Last Updated on January 24, 2019
In Ottawa it is now going to take double the time than it already does to process immigration applications for foreign spouses already living in Canada. This has driven fear that the “inland sponsorship program” could be eliminated.
Canada allows a foreign national married to a Canadian to apply for sponsorship in the country if they are already there legally. Spouses could also apply from their home countries but most prefer the in-Canada route so that they don’t have to give up their jobs and careers or be separated from their wives or husbands for years while their application is being processed.
A two-step process is applied to both inland and overseas applicants – initial assessment of the sponsor’s eligibility and then an examination of the sponsored spouse, which involves health and criminal clearances.
The waiting period has now been increased from six months to 11 for the in-Canada applicants to get past the first stage.
Such delays in sponsorship processing have caused financial and emotional stress for thousands of Canadian couples.
More than 8,000 new in-Canada applications are processed each year and it is estimated that many more are backlogged.
Kathryn Abercrombie, 41, and James Bordwine, 35, got married in March 2013 and applied in October for James’ sponsorship. The two have lived on Kathryn’s income while Bordwine, a computer network security specialist, is jobless at home. In February, Kathryn got a $50,000 second mortgage to help pay off the bills.
“I could afford a home and scrape by with my single income. It would’ve been so much easier if James could work. It’s not cheap to live in Toronto,” she said. “A few weeks ago, he cut his fingers. Instead of going to the hospital to get stitches, we just had them wrapped.”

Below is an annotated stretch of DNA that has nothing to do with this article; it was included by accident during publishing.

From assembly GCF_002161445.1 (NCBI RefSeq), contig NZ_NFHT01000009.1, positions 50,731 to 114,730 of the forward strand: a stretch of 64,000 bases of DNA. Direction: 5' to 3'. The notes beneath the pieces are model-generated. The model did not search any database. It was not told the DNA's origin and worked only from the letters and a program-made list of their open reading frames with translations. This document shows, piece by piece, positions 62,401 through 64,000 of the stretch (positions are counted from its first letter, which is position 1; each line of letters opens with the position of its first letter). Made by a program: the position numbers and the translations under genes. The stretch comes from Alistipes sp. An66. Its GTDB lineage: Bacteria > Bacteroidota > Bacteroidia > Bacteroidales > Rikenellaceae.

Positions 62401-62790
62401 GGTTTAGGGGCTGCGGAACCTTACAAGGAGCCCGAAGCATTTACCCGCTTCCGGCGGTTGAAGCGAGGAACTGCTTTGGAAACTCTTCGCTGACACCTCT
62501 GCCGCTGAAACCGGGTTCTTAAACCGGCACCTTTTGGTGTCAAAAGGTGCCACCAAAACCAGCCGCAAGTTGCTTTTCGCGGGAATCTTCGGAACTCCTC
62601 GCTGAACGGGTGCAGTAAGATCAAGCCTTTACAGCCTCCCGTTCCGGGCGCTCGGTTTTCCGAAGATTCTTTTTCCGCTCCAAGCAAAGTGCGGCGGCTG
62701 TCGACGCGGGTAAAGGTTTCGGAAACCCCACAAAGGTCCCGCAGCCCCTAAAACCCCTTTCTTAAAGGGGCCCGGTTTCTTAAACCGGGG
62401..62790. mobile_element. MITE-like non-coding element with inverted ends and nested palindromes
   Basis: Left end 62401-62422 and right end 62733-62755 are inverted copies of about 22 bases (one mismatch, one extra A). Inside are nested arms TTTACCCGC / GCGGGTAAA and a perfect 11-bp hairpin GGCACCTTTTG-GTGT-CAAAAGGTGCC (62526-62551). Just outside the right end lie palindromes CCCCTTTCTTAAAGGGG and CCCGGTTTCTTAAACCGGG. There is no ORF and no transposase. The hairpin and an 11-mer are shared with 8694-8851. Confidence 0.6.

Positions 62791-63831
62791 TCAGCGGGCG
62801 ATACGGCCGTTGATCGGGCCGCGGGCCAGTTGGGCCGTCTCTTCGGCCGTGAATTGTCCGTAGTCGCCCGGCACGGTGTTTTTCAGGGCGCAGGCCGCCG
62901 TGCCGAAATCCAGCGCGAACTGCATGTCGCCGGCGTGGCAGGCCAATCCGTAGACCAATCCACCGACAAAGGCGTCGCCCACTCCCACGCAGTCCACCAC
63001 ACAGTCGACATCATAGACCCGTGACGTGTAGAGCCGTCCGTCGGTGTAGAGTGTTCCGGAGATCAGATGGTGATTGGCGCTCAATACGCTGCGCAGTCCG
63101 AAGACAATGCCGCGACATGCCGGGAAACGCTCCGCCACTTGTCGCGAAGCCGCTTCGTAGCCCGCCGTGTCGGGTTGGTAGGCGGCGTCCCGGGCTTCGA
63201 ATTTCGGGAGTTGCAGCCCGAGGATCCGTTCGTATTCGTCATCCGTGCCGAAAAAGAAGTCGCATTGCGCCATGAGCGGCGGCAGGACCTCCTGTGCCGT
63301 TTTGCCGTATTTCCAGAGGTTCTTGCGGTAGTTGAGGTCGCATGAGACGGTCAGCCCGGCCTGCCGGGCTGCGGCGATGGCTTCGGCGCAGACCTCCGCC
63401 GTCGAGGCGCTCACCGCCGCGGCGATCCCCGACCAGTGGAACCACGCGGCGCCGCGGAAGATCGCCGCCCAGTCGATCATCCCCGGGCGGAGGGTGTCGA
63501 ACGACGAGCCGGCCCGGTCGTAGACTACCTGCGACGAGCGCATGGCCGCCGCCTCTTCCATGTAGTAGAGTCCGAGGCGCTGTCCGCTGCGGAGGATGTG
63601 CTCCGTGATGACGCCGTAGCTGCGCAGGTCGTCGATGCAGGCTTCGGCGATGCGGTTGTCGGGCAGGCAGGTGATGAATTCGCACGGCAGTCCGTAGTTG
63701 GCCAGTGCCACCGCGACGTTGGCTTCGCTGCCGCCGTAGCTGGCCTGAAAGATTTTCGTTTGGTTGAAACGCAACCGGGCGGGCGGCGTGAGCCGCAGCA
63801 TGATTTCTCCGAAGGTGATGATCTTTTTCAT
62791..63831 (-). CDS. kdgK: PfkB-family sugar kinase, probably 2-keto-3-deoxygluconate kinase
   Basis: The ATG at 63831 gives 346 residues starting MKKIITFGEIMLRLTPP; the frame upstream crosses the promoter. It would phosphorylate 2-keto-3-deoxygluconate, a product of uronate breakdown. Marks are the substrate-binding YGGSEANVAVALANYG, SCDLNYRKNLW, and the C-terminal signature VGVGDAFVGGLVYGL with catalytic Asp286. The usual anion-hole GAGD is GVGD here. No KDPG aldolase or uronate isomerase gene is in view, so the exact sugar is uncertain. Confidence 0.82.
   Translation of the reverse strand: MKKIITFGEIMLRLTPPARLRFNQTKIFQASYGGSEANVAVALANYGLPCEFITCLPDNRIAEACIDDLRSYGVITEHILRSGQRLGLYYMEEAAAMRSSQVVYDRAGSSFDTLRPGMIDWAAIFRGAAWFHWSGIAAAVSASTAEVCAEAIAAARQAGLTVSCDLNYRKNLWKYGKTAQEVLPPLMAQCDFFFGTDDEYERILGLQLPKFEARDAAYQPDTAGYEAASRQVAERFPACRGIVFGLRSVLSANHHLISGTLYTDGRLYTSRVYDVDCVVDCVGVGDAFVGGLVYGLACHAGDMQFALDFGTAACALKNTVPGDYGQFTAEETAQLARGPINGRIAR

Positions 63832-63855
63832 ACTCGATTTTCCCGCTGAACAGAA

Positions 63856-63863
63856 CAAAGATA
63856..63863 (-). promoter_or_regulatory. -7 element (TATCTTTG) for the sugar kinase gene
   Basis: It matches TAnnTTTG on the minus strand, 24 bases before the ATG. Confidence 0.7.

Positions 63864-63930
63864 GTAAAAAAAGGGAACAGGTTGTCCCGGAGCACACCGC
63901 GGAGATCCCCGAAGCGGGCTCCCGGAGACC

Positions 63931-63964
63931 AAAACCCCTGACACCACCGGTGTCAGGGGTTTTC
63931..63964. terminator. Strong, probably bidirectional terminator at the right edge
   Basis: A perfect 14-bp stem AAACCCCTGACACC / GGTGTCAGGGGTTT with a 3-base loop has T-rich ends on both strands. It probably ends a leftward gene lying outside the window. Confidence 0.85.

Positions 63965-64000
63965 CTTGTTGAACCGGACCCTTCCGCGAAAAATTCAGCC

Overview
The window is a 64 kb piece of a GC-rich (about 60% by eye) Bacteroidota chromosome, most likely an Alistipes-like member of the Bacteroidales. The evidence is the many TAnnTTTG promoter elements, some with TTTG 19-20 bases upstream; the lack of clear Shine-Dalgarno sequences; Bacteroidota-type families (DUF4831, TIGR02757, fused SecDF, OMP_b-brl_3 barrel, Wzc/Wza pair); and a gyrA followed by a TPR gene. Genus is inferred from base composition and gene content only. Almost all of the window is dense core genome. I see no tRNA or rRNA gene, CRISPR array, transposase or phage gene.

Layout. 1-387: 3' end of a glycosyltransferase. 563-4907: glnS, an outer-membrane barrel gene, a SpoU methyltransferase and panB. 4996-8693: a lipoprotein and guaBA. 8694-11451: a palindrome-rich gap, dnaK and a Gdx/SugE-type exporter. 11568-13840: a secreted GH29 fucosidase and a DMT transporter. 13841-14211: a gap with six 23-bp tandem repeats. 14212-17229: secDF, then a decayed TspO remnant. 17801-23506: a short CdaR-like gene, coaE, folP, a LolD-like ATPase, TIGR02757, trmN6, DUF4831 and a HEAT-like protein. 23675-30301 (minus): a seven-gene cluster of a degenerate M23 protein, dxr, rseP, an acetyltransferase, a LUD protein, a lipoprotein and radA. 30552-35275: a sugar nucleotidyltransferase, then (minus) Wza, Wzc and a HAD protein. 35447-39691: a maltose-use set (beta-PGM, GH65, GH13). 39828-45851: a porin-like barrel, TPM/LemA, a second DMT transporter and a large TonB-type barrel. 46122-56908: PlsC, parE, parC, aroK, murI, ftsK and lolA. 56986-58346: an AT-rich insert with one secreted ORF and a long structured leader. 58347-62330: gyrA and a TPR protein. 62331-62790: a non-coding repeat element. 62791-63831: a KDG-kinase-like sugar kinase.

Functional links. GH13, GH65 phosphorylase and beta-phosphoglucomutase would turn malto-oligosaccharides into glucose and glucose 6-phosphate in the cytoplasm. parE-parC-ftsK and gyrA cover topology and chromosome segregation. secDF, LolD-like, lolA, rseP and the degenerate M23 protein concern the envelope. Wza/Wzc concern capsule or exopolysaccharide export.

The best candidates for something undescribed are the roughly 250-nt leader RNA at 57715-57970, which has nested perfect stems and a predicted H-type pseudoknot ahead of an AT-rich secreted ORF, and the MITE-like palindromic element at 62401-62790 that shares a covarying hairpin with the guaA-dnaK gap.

Alexis Pavlich, spokesperson for Immigration Minister Chris Alexander, blames the former Liberal governments for reducing immigration levels and making huge backlogs that the Conservatives have been “working diligently to fix” since they came into power.
“Family reunification is an integral part of our immigration program. Canada has one of the most generous family reunification programs in the world. . . Shamefully, under the Liberals, families had to wait decades to be reunited,” said Pavlich. “Our government is actively working to shorten wait times.”
Adel Karsou, 34, who applied for his Jordanian wife, Rana Shiha, 27, last year, is not convinced. He feels that temporary foreign workers are the real priorities for the government.
According to Citizenship and Immigration Canada, the initial assessment of spousal sponsorships filed overseas takes 55 days, compared to 11 months for the in-Canada applicants.
But the second-phase screening can take anywhere from nine months in Beijing to 32 months in Islamabad (compared to the average of eight months for inland applicants), thus bringing the overall processing time for both routes at par with each other.
Even though immigration officials say that applicants are free to decide whether to apply in or outside Canada, a letter from Alexander’s office as obtained by the Star clearly mentioned the government’s preference: “It is always in the client’s best interests to apply abroad.”
The same letter which was addressed to a disgruntled Canadian sponsor further said, “There are distinct disadvantages to applying from within Canada, including noticeably longer processing times, lack of status, inability to work and ineligibility for provincial/territorial health insurance coverage.”
In another case, Justin Laufer, 40, remembers how his American wife, Kirsten Laufer, 33, could not visit her father who was hospitalized for a seizure earlier this year because her sponsorship would be deemed abandoned if she left Canada.
“She’d like nothing more than to see her father,” said Laufer. “These sponsored spouses may be foreigners now, but they are on track to be future citizens. Kirsten is going to be a voter one day and she will remember her treatment by our elected officials.”
Source: The Star